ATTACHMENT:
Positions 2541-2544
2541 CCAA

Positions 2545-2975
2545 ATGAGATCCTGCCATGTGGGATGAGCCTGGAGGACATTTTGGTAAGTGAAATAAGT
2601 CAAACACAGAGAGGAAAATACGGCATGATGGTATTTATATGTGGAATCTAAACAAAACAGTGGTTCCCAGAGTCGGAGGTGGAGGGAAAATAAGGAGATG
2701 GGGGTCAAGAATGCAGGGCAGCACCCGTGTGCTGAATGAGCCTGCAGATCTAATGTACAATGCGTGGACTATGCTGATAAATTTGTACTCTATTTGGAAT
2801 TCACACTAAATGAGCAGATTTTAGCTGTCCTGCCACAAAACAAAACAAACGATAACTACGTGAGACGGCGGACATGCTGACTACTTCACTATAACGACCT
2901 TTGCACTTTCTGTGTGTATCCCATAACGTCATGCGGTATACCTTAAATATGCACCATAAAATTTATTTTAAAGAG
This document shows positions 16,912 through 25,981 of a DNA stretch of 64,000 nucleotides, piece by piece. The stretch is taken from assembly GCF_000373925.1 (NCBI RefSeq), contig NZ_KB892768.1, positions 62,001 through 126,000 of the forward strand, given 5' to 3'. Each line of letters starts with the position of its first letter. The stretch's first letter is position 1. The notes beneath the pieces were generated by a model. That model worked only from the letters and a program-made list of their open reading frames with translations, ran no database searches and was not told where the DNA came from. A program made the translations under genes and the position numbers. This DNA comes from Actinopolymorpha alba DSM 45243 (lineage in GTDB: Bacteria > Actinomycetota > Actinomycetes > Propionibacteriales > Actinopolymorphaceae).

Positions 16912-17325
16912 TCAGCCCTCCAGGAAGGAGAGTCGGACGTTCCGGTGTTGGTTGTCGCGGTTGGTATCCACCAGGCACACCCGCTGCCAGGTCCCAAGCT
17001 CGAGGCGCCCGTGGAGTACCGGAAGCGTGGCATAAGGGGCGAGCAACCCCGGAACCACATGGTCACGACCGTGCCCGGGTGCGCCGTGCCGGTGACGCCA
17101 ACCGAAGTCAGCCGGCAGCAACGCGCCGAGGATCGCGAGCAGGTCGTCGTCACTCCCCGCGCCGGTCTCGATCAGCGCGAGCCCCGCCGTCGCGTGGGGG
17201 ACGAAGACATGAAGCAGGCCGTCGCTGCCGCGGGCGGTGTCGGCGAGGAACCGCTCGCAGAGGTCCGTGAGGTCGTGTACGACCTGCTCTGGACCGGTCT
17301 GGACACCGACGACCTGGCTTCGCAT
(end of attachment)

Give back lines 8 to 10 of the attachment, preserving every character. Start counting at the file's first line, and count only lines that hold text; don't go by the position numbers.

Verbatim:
2901 TTGCACTTTCTGTGTGTATCCCATAACGTCATGCGGTATACCTTAAATATGCACCATAAAATTTATTTTAAAGAG
This document shows positions 16,912 through 25,981 of a DNA stretch of 64,000 nucleotides, piece by piece. The stretch is taken from assembly GCF_000373925.1 (NCBI RefSeq), contig NZ_KB892768.1, positions 62,001 through 126,000 of the forward strand, given 5' to 3'. Each line of letters starts with the position of its first letter. The stretch's first letter is position 1. The notes beneath the pieces were generated by a model. That model worked only from the letters and a program-made list of their open reading frames with translations, ran no database searches and was not told where the DNA came from. A program made the translations under genes and the position numbers. This DNA comes from Actinopolymorpha alba DSM 45243 (lineage in GTDB: Bacteria > Actinomycetota > Actinomycetes > Propionibacteriales > Actinopolymorphaceae).

Positions 16912-17325